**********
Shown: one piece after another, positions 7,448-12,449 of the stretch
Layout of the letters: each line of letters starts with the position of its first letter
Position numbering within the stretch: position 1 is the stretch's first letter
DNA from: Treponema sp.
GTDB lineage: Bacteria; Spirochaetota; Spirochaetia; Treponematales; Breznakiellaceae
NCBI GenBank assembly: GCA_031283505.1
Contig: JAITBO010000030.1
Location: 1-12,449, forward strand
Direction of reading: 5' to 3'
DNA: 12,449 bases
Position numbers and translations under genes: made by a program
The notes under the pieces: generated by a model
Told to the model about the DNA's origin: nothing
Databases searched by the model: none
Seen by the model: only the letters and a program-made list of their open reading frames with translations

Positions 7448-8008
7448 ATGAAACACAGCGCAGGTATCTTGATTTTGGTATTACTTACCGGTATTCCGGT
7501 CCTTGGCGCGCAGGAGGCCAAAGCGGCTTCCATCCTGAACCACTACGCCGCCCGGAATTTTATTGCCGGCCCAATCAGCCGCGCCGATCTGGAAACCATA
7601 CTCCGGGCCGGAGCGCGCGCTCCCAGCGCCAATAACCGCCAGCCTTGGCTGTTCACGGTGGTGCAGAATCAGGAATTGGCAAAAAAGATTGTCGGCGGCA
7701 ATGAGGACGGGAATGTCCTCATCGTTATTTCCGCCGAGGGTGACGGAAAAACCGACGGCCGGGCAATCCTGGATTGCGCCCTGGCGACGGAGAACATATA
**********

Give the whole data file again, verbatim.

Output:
Shown: one piece after another, positions 7,448-12,449 of the stretch
Layout of the letters: each line of letters starts with the position of its first letter
Position numbering within the stretch: position 1 is the stretch's first letter
DNA from: Treponema sp.
GTDB lineage: Bacteria; Spirochaetota; Spirochaetia; Treponematales; Breznakiellaceae
NCBI GenBank assembly: GCA_031283505.1
Contig: JAITBO010000030.1
Location: 1-12,449, forward strand
Direction of reading: 5' to 3'
DNA: 12,449 bases
Position numbers and translations under genes: made by a program
The notes under the pieces: generated by a model
Told to the model about the DNA's origin: nothing
Databases searched by the model: none
Seen by the model: only the letters and a program-made list of their open reading frames with translations

Positions 7448-8008
7448 ATGAAACACAGCGCAGGTATCTTGATTTTGGTATTACTTACCGGTATTCCGGT
7501 CCTTGGCGCGCAGGAGGCCAAAGCGGCTTCCATCCTGAACCACTACGCCGCCCGGAATTTTATTGCCGGCCCAATCAGCCGCGCCGATCTGGAAACCATA
7601 CTCCGGGCCGGAGCGCGCGCTCCCAGCGCCAATAACCGCCAGCCTTGGCTGTTCACGGTGGTGCAGAATCAGGAATTGGCAAAAAAGATTGTCGGCGGCA
7701 ATGAGGACGGGAATGTCCTCATCGTTATTTCCGCCGAGGGTGACGGAAAAACCGACGGCCGGGCAATCCTGGATTGCGCCCTGGCGACGGAGAACATATA